Branstad appoints new leader for Iowa Veterans Home

Governor Terry Branstad announced yesterday that he had accepted the resignation of David Worley as commandant of the Iowa Veterans Home in Marshalltown. After the jump I’ve posted the official press release, including Worley’s resignation letter. His successor will be retired Brig. Gen. and former State Representative Jodi Tymeson, whom Branstad named chief operating officer at the Iowa Veterans Home in May. At that time, the governor’s staff dismissed claims that Worley (a holdover from Chet Culver’s administration) had created a hostile work environment at the home. I never understood why Branstad would create an entirely new management position for Tymeson if Worley truly had “the governor’s full faith and confidence.”

I also enclose below comments from Iowa Senate Veterans Affairs Committee Chair Daryl Beall and State Senator Steve Sodders, who represents the Marshalltown area. Beall presided over a lengthy Senate hearing on alleged problems at the Iowa Veterans Home in May, after which Sodders called for a full investigation of Worley’s conduct.

Veterans’ advocate Bob Krause, who is exploring a run for governor, discussed Worley’s resignation and ways to improve conditions for Iowa Veterans Home staff and residents in an open letter, which I’ve posted below.

I’ll say this for Branstad: he knows how to bury a story. On a slow news day, Worley’s resignation might have generated a lot of Iowa media coverage and questions about why the governor waited so long to replace him. Instead, this news will be overshadowed by coverage of the federal government shutdown and the new health insurance exchanges.

Governor Branstad’s press release:

Branstad accepts resignation of Iowa Veterans Home Commandant David Worley, appoints Gen. Jodi Tymeson to serve as new commandant

October 1, 2013

Branstad accepts resignation of Iowa Veterans Home Commandant David Worley, appoints Gen. Jodi Tymeson to serve as new commandant

(DES MOINES) – Gov. Terry E. Branstad today accepted the resignation of Iowa Veterans Home Commandant David Worley, effective tomorrow.

Branstad has appointed current IVH COO Gen. Jodi Tymeson as the new commandant at the Iowa Veterans Home.

“I want to thank David for his years of service and important changes at the Iowa Veterans Home, and am pleased General Jodi Tymeson will take on this important role for Iowa’s veterans,” said Branstad.

Worley served in the previous administration, and was retained by Gov. Branstad to serve in the commandant position.  The text of his letter is as follows:

Dear Governor,

It has been a great honor to serve our nation’s bravest citizens as Commandant of the Iowa Veterans Home. During my tenure, my top priority has been to provide the excellent standard of care Iowa’s veterans have earned and deserved. Care of our veterans and their spouses always comes first. I worked hard to maintain that standard, and believe we have made a number of positive changes for the betterment of our veterans.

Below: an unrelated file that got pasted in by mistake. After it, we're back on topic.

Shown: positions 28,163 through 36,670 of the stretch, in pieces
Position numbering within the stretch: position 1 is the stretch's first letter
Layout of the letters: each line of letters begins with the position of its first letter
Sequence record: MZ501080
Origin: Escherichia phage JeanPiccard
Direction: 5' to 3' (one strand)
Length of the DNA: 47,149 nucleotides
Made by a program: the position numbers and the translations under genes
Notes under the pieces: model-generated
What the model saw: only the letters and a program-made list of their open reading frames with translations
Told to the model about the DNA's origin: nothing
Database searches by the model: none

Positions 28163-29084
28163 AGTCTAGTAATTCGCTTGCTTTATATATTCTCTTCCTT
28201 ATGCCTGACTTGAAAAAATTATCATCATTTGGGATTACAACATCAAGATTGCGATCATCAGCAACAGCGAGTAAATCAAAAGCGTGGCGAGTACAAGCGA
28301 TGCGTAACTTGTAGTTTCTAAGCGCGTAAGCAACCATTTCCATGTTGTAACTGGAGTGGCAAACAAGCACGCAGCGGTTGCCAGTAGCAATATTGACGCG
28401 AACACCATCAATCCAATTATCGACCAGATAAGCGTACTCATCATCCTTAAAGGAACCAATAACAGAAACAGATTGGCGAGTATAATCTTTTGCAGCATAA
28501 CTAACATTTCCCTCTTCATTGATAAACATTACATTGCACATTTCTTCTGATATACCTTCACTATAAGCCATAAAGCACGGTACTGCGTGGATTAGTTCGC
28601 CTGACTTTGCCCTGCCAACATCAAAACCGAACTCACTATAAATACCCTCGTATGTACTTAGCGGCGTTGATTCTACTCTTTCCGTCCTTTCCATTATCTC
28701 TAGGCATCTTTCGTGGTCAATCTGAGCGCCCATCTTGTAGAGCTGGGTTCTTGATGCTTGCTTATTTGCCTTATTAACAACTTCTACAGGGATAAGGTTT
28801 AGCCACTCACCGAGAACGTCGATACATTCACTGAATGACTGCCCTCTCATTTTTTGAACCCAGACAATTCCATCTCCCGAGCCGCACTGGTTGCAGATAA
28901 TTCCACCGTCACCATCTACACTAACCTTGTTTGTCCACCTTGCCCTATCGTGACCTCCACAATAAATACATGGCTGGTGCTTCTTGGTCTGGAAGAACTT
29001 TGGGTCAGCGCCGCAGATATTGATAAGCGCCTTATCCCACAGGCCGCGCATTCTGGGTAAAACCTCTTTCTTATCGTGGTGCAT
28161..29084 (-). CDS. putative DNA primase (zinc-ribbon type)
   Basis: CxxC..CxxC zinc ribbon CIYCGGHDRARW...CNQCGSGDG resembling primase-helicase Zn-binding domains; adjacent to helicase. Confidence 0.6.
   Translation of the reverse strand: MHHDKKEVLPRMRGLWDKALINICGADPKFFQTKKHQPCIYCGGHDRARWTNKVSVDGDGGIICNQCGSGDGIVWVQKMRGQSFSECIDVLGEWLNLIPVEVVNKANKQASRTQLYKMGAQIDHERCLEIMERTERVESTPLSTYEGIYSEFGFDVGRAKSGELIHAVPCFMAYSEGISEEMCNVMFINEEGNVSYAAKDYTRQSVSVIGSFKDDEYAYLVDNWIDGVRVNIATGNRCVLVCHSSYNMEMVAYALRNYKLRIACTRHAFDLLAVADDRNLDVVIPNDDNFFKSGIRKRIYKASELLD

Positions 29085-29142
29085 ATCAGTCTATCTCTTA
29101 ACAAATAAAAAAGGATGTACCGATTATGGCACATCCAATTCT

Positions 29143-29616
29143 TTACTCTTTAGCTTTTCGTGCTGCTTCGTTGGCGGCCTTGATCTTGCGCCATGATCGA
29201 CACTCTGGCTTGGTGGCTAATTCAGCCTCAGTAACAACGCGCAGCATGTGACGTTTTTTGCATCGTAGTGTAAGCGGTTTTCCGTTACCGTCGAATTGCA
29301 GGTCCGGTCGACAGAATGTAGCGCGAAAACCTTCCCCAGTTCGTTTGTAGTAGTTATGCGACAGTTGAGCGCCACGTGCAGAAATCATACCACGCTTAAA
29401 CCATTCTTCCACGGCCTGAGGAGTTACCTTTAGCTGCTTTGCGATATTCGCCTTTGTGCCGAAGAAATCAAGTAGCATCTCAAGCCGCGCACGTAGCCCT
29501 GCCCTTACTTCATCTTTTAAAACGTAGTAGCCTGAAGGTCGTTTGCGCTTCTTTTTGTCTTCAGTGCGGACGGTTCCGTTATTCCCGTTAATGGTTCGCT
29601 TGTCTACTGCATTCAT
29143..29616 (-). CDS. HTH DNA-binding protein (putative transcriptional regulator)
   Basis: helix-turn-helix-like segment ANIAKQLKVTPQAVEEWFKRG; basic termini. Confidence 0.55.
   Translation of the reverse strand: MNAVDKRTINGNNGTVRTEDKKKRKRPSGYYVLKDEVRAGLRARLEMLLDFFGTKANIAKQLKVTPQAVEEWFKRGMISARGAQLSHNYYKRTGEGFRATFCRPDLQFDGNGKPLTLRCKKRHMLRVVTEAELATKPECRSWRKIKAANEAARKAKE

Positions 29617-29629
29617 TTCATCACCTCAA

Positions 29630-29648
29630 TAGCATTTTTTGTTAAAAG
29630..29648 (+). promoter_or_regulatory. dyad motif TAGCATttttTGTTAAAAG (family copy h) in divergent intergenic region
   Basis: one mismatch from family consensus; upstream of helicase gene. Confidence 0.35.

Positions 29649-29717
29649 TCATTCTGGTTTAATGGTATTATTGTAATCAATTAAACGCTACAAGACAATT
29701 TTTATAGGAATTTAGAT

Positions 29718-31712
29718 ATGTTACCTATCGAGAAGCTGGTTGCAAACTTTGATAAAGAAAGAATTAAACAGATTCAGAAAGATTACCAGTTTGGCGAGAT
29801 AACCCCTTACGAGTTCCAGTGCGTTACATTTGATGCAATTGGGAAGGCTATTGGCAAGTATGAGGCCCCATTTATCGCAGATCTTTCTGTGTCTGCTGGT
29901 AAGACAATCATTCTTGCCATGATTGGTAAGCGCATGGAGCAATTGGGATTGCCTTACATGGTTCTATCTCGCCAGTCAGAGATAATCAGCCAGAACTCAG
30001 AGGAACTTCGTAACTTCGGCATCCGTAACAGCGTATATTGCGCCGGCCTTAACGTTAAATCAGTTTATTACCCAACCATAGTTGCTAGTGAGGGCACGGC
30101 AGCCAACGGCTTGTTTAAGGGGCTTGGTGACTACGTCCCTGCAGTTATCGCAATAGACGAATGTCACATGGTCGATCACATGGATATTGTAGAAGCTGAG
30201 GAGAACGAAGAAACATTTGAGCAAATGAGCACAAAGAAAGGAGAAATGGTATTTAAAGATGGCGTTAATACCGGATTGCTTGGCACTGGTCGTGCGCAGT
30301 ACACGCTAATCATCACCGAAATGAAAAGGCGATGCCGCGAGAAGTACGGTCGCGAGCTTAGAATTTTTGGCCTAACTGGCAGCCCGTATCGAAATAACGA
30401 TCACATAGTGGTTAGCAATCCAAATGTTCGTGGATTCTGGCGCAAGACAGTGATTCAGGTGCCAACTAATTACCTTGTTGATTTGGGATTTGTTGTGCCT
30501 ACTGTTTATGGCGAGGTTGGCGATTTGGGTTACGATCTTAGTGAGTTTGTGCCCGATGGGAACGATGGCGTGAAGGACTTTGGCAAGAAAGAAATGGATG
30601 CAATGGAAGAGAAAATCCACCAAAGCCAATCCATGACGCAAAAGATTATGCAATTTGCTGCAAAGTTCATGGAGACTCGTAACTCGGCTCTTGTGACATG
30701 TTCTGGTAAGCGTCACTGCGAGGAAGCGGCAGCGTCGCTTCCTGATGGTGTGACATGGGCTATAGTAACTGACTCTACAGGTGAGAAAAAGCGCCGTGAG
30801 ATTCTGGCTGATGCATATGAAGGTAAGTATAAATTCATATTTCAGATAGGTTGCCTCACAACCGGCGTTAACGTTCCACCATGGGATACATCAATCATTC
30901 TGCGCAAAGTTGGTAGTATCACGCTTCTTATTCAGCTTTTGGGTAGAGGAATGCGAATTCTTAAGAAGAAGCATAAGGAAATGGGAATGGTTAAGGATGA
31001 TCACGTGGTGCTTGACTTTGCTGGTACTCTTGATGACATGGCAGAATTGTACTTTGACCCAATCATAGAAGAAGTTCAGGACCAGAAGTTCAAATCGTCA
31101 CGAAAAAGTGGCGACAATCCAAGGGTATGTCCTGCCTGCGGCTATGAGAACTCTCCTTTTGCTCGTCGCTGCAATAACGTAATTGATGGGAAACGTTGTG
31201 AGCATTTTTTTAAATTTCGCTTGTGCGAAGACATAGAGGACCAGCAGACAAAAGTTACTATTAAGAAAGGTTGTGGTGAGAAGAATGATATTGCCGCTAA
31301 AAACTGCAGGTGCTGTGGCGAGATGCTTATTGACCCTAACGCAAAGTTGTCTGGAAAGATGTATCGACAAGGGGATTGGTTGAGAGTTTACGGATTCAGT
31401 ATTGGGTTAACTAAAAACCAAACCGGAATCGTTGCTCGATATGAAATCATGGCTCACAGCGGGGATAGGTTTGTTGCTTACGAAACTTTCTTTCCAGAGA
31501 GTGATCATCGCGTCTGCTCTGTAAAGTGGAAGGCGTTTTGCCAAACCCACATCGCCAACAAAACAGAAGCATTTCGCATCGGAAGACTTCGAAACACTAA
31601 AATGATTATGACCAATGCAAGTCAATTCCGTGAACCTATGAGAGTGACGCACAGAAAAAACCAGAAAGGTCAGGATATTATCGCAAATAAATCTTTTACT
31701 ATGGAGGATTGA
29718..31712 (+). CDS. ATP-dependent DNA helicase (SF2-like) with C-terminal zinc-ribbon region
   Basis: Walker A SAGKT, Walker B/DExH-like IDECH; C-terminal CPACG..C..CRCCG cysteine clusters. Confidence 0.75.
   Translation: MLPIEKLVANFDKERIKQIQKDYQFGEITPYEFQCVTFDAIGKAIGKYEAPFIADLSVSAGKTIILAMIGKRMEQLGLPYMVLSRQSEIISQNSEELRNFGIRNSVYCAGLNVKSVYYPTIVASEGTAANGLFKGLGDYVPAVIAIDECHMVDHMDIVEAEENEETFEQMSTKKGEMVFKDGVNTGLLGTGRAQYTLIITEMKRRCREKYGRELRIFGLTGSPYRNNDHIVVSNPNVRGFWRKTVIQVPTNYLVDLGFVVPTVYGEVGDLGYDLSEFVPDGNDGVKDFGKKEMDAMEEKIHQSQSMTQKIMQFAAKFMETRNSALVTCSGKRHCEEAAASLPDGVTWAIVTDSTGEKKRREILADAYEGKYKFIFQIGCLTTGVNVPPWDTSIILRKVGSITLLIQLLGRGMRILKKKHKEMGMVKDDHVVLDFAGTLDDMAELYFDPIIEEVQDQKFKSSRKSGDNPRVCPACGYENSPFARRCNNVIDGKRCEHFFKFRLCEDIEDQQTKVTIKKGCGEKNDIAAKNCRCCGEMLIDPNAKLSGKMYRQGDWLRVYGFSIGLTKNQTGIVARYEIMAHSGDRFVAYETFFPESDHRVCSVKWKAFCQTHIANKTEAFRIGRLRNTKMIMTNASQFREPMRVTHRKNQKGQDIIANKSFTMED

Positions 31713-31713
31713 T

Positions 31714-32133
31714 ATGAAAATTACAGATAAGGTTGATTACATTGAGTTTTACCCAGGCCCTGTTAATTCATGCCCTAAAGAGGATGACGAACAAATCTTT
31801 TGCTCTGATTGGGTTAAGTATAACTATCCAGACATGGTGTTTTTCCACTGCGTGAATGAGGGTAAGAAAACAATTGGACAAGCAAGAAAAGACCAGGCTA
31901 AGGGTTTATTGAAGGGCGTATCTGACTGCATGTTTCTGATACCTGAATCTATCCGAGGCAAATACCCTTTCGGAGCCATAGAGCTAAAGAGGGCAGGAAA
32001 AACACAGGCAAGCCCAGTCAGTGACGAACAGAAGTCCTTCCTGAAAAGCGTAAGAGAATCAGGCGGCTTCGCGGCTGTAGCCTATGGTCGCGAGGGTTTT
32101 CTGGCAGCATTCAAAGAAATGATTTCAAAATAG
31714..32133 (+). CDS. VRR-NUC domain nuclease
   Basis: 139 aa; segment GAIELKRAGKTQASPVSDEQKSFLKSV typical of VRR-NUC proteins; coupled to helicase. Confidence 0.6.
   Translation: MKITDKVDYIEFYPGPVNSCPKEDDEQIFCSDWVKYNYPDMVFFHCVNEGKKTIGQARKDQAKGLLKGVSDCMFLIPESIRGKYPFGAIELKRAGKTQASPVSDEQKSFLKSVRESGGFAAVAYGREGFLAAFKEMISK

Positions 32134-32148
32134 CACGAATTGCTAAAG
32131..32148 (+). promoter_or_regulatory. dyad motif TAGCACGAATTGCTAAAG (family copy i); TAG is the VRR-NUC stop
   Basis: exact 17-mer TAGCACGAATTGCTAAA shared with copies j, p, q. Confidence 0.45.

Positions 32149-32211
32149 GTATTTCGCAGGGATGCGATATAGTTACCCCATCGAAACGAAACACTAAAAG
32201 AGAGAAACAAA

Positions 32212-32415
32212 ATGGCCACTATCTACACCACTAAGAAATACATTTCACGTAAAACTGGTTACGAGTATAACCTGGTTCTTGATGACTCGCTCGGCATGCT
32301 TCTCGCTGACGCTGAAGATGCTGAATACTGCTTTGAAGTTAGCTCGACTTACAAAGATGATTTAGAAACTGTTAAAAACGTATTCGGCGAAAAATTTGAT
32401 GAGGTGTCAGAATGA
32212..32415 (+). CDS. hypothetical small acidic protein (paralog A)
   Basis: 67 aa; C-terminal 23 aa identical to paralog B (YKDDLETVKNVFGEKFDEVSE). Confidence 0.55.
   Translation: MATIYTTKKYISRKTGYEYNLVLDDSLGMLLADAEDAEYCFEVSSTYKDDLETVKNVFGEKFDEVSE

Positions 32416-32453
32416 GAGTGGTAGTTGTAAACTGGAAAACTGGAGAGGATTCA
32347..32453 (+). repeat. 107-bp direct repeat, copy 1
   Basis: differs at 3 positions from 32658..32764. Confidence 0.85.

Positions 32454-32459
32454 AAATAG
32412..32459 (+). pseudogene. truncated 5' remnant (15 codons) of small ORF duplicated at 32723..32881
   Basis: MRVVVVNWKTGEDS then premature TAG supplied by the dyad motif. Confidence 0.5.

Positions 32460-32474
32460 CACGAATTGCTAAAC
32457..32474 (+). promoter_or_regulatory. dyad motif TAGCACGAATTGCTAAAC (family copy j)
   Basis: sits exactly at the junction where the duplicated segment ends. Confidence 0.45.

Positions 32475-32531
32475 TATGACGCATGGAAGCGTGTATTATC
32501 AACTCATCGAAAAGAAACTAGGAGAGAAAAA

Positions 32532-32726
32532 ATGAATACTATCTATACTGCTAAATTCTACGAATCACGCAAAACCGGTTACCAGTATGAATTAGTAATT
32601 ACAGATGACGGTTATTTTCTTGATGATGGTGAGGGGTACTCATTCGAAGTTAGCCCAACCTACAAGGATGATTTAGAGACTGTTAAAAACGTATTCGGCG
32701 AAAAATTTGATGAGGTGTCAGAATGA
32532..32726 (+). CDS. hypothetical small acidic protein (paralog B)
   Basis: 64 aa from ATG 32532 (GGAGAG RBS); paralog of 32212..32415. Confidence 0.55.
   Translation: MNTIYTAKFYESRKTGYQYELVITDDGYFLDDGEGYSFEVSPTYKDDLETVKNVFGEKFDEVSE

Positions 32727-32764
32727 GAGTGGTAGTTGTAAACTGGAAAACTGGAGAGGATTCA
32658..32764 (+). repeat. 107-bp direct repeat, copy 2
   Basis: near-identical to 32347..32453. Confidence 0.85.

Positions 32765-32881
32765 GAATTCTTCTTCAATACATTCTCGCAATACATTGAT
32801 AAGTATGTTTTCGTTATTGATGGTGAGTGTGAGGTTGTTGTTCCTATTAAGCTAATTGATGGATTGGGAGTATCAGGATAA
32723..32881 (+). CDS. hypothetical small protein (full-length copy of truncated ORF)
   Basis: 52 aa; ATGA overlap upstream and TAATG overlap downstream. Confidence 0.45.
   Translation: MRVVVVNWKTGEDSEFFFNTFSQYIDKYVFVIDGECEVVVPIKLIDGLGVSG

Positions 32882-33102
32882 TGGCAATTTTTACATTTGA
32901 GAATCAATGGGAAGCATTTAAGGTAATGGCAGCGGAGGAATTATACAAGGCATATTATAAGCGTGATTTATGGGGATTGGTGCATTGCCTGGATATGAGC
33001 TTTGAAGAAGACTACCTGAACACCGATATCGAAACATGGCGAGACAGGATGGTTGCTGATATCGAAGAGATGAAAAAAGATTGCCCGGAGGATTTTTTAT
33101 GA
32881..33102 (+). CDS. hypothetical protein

At this time, however, I have made the decision to seek other opportunities. While I am proud of the progress we made, it is with a solemn sense of respect and gratitude for the Iowa Veterans Home that I will be stepping down as the Iowa Veterans Home Commandant effective tomorrow.

I want to thank you for giving me your confidence to serve in this position. It has been an honor to serve the people of Iowa in this role. I want to thank Jodi Tymeson, my fellow staff at the Veterans Home, the volunteers, and families who all contributed to a very positive experience during my tenure.

I will continue to pray for the veterans our home serves. I am thankful for the heroism they provided to defend our nation, and am grateful I had the opportunity to serve them as Commandant. They will have my eternal admiration.

Respectfully submitted,

David G Worley

Commandant, Iowa Veterans Home

Iowa Senate press release, October 1:

Key Senators respond to resignation by

Iowa Veterans Home Commandant

“The exit of David Worley from the Iowa Veterans Home is long overdue, based on what I learned from the veterans who live there and the dedicated staff who work there.  I hope retired Brigadier General Jodi Tymeson moves quickly to regain the trust of the residents and rebuild the relationships damaged by poor leadership.  Governor Branstad allowed this to go on far too long,” said Senator Steve Sodders of Marshalltown, a member of the Senate Veterans Affairs Committee.

State Senator Daryl Beall of Fort Dodge, the chair of the Senate Veterans Affairs Committee, said investigations into the mistreatment of veterans and management problems will continue.

“It was clear last May that the dignity and respect for the veterans living at the Iowa Veteran Home was is trouble,” said Beall. “Governor Branstad should have taken decisive action then.  Now, we must rebuild and recover from this disappointing failure of leadership. The results of the on-going investigation by the Office of the Iowa Ombudsman will help guide the way. I look forward to working with retired Brigadier General Jodi Tymeson to get the job done.”